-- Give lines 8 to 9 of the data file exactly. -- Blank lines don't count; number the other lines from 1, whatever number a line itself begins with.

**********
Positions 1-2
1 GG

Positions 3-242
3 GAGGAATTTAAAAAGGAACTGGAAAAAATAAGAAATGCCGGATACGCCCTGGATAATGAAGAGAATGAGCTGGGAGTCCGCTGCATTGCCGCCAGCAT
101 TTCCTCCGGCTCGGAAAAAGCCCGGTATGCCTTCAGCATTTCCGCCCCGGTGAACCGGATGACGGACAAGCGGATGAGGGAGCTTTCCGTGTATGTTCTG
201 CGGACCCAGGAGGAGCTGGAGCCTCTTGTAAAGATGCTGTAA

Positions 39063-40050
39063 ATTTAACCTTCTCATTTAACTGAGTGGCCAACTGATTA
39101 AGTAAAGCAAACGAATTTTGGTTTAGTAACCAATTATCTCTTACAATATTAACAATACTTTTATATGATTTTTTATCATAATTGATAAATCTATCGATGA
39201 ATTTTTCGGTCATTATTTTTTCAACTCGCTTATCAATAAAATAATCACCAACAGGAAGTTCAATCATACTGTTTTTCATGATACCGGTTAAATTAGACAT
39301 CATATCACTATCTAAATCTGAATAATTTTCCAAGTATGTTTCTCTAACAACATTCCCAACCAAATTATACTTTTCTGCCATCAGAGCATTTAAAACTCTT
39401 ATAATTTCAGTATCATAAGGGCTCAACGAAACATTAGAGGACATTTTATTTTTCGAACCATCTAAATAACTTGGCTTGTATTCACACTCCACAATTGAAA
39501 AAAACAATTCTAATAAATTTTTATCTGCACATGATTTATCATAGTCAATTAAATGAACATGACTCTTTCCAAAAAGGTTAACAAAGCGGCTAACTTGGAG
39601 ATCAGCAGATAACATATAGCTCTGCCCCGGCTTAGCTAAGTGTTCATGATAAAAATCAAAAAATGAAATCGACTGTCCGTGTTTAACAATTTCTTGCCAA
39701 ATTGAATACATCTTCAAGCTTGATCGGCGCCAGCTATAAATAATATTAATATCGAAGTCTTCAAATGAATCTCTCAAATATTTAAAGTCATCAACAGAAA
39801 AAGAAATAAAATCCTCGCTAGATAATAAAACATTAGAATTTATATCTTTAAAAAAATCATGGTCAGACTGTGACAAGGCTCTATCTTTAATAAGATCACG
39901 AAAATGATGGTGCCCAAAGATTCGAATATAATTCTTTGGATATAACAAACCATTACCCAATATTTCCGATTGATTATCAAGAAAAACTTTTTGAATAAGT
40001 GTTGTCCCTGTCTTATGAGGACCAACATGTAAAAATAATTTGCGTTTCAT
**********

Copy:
39063 ATTTAACCTTCTCATTTAACTGAGTGGCCAACTGATTA
39101 AGTAAAGCAAACGAATTTTGGTTTAGTAACCAATTATCTCTTACAATATTAACAATACTTTTATATGATTTTTTATCATAATTGATAAATCTATCGATGA